While it’s not restricted to providing cavity wall insulation (it can include things like central heating replacements and other energy efficiency measures like external insulation), insulation has formed one of the key elements of the scheme.

For several years now, households which have taken part in Arbed (and other government-backed energy efficiency schemes) have reported serious problems with their homes as a result of inappropriate work.

It’s said up to three-quarters of Wales is unsuitable for cavity wall insulation due to driving rains and when the insulation is inappropriately installed it can lead to issues such as damp – which, with cruel irony, can lead to higher energy bills to deal with it as well as associated health problems.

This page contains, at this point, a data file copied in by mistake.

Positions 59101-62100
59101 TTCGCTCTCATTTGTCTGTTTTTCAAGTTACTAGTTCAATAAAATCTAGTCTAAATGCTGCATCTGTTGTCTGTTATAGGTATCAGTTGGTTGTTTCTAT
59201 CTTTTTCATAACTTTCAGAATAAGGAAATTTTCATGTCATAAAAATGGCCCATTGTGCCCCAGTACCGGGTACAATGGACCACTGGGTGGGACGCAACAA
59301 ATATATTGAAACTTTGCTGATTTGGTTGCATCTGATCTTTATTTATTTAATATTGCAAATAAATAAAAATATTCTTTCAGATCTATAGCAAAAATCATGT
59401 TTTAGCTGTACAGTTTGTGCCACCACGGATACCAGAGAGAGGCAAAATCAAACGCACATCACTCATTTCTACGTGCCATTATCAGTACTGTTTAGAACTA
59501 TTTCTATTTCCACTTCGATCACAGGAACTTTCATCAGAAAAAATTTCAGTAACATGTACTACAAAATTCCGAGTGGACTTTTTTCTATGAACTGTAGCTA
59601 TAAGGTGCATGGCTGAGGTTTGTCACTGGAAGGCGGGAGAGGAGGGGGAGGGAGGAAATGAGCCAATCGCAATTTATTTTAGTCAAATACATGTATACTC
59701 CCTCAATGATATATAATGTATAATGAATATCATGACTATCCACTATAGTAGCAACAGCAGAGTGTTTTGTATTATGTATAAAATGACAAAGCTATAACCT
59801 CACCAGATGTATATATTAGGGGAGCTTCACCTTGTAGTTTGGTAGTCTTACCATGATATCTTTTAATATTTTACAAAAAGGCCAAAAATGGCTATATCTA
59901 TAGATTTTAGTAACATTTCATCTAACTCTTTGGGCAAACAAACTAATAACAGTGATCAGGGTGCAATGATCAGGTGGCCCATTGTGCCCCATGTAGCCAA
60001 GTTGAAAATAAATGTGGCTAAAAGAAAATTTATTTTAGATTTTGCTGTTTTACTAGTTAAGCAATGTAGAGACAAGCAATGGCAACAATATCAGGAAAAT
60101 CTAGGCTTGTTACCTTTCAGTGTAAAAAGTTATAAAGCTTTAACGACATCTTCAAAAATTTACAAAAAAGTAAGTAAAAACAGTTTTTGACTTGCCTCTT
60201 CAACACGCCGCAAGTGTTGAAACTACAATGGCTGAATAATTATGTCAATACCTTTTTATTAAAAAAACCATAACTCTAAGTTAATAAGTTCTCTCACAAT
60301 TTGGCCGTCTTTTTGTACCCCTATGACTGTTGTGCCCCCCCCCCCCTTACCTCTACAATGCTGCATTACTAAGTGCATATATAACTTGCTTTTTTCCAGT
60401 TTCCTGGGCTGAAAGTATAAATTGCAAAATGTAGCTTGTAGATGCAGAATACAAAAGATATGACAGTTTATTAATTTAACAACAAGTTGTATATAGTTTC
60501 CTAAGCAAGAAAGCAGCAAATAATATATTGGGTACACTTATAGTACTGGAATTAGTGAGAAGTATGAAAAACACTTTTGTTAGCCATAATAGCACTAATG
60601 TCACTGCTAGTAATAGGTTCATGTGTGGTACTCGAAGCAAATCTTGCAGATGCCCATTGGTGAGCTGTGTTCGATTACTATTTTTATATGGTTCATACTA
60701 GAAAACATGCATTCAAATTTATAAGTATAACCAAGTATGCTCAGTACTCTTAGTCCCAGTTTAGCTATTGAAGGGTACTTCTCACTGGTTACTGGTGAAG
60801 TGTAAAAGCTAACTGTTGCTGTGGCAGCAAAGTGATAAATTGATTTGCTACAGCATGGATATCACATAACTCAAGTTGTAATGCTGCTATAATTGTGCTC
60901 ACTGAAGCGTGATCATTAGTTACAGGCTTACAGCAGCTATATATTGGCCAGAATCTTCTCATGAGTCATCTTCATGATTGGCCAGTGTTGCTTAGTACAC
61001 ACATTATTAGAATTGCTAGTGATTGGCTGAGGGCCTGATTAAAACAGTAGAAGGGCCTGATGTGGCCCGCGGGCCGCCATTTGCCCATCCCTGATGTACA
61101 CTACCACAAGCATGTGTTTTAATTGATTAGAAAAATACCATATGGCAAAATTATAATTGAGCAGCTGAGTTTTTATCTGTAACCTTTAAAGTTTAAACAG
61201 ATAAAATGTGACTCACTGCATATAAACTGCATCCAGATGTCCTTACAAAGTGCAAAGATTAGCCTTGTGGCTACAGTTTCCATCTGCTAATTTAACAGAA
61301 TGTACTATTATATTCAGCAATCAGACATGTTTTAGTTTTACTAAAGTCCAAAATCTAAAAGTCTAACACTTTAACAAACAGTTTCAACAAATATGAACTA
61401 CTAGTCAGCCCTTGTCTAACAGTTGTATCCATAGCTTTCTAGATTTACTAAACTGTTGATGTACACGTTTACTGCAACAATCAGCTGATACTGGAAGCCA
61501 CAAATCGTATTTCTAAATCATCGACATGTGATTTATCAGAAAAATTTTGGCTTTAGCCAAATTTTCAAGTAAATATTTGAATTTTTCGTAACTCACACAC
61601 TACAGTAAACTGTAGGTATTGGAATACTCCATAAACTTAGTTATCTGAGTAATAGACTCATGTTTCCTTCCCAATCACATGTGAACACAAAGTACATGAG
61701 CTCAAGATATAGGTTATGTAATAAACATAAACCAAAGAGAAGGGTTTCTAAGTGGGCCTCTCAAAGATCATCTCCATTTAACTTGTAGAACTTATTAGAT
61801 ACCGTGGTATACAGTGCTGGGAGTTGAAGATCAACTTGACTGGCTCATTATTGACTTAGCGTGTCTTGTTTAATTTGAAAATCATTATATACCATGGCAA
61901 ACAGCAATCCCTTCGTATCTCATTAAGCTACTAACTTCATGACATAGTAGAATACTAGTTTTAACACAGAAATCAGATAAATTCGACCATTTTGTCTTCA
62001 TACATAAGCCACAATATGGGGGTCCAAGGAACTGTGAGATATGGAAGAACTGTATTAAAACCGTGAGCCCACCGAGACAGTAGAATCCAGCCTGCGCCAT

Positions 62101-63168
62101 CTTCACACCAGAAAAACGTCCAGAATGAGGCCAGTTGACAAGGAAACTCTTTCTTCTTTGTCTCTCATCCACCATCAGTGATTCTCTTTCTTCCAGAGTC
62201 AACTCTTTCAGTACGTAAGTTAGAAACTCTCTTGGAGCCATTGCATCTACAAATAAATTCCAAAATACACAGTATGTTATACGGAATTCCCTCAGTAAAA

While it’s true to say that for many people taking part in these programmes, the outcomes will likely be positive and they’ll appreciate the support (Cardiff University research – pdf), shoddy work can be ruinous.

Most of the recent headlines have come out of Gwynedd, but there are issues across Wales.

I’ve been reliably told that an independent survey of Arbed homes in the village of Caerau – one of the most deprived communities in Wales, north of Maesteg – suggested large future compensation claims (a figure of £1 million has been bandied about) due to a poor standard of work and damage to properties. To make matters worse, Bridgend Council seemingly only offered households a single contractor to carry out the work at the time.